Engineering Student Success

Joe Duggan, Communications

April 13, 2022

When Tulsa Community College decided to redefine the student experience by creating student success centers, renovating existing buildings on its primary campuses made perfect sense. So did bringing Olsson on board to help ensure the centers live up to the promise of their new names.

Recruited by GH2 Architects, Olsson has provided mechanical, electrical, and plumbing (MEP) designs for the Hardesty Student Success Center at Tulsa Community College (TCC) West Campus. The college has also retained GH2 Architects and Olsson to design student success centers on the Metro and Northeast campuses, where work remains ongoing.

 

 

It’s part of a broad campaign by TCC to remove barriers and revolutionize the student experience on all four of its main campuses in Tulsa, Oklahoma. The first of the centers, on the Southeast Campus, was completed in 2019.

Our MEP consultants have created custom designs for climate control, lighting, power, and low voltage cabling for the centers on the remaining three campuses.

“These spaces are truly focal points for each campus,” said Dustin Vogt, leader of Olsson’s MEP team in Oklahoma. “The centers are designed to be welcoming and functional while providing value to the college, students, and community they serve.”

 

 

More Power and Light

For the West Campus center, our MEP designers remapped electrical wiring and low voltage cabling. We also added more wall outlets and power drops to better utilize open space to keep the staff, students, and all their devices, connected.

As for the lighting, our design aimed to save utility costs without sacrificing the lumens needed to minimize eye strain and keep the space inviting and functional.

 

 

Improved Climate Control

Retrofitting the existing heating, ventilation, and air-conditioning (HVAC) system, rather than completing a total replacement, was necessary to fit the project budget. We analyzed each air-handling unit to ensure it would properly distribute the HVAC load, an essential step for efficiency.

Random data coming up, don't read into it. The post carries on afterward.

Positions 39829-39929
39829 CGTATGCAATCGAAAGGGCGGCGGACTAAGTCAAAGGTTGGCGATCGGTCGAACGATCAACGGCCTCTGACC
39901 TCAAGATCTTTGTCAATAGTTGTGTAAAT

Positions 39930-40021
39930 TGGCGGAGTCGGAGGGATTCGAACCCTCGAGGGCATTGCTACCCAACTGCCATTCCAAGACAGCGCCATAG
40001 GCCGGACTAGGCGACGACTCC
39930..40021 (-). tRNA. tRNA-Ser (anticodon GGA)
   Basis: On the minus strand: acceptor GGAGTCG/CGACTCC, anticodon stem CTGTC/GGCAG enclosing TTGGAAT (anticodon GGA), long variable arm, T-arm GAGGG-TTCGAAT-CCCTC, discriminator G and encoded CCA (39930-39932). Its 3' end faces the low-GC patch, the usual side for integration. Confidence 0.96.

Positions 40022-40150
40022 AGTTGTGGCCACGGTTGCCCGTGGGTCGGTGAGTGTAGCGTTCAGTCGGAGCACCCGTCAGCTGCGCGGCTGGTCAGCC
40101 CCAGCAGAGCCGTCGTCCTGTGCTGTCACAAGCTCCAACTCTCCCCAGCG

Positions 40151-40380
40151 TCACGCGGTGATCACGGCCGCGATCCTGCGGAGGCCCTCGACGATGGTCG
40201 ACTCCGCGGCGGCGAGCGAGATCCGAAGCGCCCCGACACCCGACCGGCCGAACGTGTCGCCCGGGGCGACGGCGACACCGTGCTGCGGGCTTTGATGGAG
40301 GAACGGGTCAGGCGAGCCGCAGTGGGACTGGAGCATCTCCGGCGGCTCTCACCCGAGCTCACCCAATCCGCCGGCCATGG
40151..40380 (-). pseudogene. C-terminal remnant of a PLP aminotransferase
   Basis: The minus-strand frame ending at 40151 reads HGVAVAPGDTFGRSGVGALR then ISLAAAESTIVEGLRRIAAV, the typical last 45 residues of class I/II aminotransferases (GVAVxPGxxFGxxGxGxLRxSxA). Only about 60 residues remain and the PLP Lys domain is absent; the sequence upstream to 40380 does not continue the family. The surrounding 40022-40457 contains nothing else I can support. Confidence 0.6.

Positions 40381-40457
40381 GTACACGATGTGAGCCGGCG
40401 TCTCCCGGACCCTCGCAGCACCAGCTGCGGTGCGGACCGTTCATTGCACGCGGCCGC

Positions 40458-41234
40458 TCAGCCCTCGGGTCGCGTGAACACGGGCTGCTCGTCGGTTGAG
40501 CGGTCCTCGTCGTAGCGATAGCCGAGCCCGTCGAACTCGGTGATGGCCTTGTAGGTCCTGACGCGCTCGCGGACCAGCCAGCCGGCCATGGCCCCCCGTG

Next, we designed a way to connect the HVAC network of ducts and returns to the newly renovated space.

Carter Johnson, one of our senior MEP engineers, designed the connections without the aid of original building plans (a common situation with renovations). He popped ceiling tiles, drew sketches, and sleuthed out the hidden air distribution system. Ultimately, however, the process involved a bit of highly educated guesswork.

“When the contractor comes in with the sledgehammer, we find out if we were right,” Dustin said before breaking into a smile, “there were no surprises – we were right.”

 

 

Removing Barriers

TCC dedicated its beautifully renovated West Campus center in late 2021. The updated facility – funded by a $1 million gift from the Hardesty Family Foundation – provides a central location where students discover career pathways, secure scholarships and financial aid, and enroll in classes.

Instead of being stopped by a row of counters and long lines, students now easily and quickly navigate the center to obtain the help they need.

“Every effort to remove a barrier, either physical or financial, increases student success and the number of graduates,” Dr. Leigh Goodson, TCC president and CEO, said at the West Campus center dedication.

Olsson is proud of our role in improving TCC’s West Campus facility and the two centers to follow. We are dedicated to making sure the reinvented spaces are as hard-working and successful as the college’s students and staff.

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